This week’s prompt: What’s the difference between having something as a prologue vs. a chapter 1? Is it too much to have both a prologue and epilogue? How does having one (or both) affect how readers perceive the story? Do you think epilogues have more value because they might tie up loose ends? Do prologues have more value because they can set the scene? Do you prefer having neither? (SUGGESTED BY FIVES @ DOWN THE RABBIT HOLE)
From reading thoughts from authors/agents/editors, I’ve gotten the impression that prologues are “not recommended” by industry professionals. (I haven’t seen much mention of epilogues, which I imagine is due to the emphasis on opening your book and hooking the reader – whether it’s an actual reader or an agent you are querying – so they don’t put the book down after the first two pages.) “Unnecessary” is probably exactly the word these people would use to describe a prologue. They prologues don’t add to the story, or are too vague, or just aren’t a “hook” for whatever reason. Personally, however, I like a good prologue. But the key point is “good.”
There are different types of prologues, and I am not a fan of prologues that seem to exist for the sole purpose of being the hook and apparently being more interesting than the actual start of the story. Often authors do this by writing some really dramatic and ambiguous scene that includes a battle or magic or something over-the-top that the reader can’t actually understand until it’s explained on page 250 of the novel. I hate this. I don’t want to read something like, “Smoke wafted into the air. The voices chanted Come, come, come! The witches danced around the fire. It was awakening!” only to cut to page one of the book that has nothing to do with witches and doesn’t tell me what’s awakening. This is lazy writing. Even lazier, however, was a book I read recently where the prologue was literally the climatic scene of the novel. It wasn’t exactly copied and pasted from later in the book, but it might as well have been. Apparently the real opening of the book was so boring that the author had to catch readers’ attention by putting the climax. It was bizarre, and I truly hope I never see this again.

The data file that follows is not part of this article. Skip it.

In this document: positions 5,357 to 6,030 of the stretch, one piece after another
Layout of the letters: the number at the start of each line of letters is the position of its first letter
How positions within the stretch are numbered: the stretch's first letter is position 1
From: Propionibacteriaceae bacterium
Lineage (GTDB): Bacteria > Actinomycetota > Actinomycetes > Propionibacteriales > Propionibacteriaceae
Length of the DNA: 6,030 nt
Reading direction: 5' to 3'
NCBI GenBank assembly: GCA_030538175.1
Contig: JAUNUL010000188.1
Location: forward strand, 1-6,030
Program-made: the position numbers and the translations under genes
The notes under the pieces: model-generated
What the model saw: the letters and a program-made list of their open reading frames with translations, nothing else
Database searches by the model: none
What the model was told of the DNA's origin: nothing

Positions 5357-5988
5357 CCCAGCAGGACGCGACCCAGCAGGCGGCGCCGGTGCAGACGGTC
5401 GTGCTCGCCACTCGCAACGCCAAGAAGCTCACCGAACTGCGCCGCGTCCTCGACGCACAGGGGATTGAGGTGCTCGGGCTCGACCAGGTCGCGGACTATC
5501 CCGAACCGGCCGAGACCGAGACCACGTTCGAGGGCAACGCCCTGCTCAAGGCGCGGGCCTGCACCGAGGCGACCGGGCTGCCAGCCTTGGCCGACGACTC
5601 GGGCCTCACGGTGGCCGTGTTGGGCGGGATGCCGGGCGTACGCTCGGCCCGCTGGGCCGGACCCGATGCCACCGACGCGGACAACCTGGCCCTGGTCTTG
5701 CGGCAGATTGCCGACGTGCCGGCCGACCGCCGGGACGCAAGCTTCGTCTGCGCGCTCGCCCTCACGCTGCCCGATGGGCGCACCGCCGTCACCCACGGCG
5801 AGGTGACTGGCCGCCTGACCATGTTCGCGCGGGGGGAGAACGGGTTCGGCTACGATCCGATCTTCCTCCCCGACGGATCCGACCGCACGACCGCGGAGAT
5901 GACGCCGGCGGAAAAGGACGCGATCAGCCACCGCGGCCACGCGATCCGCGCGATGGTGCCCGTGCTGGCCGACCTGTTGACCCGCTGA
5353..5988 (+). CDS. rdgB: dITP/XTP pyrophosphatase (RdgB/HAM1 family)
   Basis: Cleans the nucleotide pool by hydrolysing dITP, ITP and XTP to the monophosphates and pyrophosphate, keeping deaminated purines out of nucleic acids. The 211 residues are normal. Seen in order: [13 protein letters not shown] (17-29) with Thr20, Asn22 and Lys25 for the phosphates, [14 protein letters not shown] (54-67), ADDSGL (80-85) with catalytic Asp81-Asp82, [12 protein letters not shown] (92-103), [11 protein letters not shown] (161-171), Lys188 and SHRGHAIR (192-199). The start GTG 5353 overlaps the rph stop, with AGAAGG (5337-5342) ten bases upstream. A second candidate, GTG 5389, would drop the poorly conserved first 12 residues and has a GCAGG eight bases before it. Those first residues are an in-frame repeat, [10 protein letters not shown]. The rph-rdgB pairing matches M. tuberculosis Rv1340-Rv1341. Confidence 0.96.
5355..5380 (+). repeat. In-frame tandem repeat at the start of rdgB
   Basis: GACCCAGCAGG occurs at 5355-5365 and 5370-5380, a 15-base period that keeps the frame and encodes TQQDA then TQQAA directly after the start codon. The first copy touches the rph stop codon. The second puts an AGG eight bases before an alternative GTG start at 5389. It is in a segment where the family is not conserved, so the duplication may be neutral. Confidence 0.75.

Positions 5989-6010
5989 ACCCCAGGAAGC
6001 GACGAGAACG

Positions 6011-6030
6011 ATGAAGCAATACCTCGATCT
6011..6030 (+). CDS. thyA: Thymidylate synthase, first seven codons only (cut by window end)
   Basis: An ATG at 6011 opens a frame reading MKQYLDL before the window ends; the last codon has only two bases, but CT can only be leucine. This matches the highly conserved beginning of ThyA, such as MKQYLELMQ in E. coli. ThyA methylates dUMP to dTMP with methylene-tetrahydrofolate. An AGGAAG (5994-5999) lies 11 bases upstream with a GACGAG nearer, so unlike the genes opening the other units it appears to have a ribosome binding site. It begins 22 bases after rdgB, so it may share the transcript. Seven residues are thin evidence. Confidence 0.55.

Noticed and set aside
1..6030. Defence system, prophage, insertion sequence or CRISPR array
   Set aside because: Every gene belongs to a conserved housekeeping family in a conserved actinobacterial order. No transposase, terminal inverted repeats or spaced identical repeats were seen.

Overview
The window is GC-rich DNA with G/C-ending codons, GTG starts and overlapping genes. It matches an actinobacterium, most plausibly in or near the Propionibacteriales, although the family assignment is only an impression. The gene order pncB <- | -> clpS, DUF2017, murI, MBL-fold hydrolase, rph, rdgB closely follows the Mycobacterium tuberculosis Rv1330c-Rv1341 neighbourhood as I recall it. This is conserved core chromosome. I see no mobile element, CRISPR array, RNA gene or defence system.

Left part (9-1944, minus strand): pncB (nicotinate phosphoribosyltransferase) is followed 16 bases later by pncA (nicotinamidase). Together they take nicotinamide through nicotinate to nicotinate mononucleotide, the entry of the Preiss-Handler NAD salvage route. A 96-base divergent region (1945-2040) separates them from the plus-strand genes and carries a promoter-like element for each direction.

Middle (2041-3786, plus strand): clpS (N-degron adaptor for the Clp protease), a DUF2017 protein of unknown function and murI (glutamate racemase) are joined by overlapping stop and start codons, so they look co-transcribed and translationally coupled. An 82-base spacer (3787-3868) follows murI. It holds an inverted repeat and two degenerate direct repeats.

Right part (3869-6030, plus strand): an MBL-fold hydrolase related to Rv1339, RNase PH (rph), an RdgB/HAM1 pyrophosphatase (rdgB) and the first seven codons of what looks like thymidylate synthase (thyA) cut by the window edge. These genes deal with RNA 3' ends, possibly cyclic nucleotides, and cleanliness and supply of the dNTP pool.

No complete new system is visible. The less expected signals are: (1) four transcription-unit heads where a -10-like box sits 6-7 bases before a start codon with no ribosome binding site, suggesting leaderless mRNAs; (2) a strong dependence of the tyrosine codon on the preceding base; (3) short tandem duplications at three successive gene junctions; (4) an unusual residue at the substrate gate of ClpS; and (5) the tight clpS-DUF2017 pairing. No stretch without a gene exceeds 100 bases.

But prologues can be good! If the prologue has actual informative value, not just vague atmospheric value, I am 100% in favor of them. The prologue should be clear; I want to actually know what’s happening in it. And it should tell me something I need or want to know about the story. Often this is something like a scene set 100 years before the main plot of the novel, but it doesn’t have to be.
Authors should just sit down and be very honest with themselves about the function of their prologue and whether the story can be told it.
In theory, I want to say I don’t have an issue with epilogues (and, again, I don’t know that I’ve seen a lot of writing advice or industry opinions about them), but the reality is that I’ve read very few epilogues that haven’t made the story fall flat for me.
I believe a strong and memorable ending can really make or break a book, and epilogues often are extra information about the characters tacked on to the story. The epilogue is separate precisely because it’s not part of the story, and it just weakens the end of the book. If authors really want to cater to fan questions about what the characters are doing 10 years later or something like that, perhaps it would be better as fun information on their author website or as part of an FAQ in the back of the book.
Of course, there can be good epilogues, as well; I just think I’ve been disappointed by epilogues even more than I’ve been disappointed by prologues.
What do you think?